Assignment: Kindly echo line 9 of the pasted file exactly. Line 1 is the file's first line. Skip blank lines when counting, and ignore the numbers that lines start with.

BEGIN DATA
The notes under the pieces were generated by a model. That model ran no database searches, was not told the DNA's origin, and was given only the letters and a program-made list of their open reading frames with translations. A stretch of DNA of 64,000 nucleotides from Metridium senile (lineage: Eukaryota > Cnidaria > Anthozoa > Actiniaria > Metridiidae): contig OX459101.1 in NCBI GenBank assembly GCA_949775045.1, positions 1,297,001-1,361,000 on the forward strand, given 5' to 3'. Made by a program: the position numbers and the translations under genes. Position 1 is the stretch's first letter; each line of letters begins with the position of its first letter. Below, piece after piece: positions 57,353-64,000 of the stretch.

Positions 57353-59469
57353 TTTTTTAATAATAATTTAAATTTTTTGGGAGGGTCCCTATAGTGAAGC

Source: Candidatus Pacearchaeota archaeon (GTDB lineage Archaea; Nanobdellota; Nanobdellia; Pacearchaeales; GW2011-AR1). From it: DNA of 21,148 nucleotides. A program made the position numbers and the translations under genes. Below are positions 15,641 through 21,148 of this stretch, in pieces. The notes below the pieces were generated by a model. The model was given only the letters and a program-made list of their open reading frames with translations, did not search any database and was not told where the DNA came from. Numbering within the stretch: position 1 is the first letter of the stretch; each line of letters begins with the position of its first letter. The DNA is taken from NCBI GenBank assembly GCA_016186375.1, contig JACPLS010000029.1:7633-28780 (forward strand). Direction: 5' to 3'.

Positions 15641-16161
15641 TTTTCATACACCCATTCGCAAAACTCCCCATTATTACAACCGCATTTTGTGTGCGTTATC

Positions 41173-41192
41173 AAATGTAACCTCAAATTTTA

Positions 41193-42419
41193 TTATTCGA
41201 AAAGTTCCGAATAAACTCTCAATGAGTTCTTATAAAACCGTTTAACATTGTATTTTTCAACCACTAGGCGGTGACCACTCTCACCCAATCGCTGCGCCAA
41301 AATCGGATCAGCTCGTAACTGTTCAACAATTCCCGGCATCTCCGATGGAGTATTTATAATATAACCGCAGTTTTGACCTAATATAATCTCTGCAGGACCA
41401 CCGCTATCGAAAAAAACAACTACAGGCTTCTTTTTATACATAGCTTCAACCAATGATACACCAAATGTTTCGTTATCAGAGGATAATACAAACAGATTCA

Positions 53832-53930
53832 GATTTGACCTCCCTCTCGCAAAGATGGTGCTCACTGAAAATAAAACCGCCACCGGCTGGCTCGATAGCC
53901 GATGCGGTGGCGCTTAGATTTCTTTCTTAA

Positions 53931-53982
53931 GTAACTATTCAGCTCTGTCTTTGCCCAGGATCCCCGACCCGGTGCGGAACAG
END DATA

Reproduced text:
Positions 41193-42419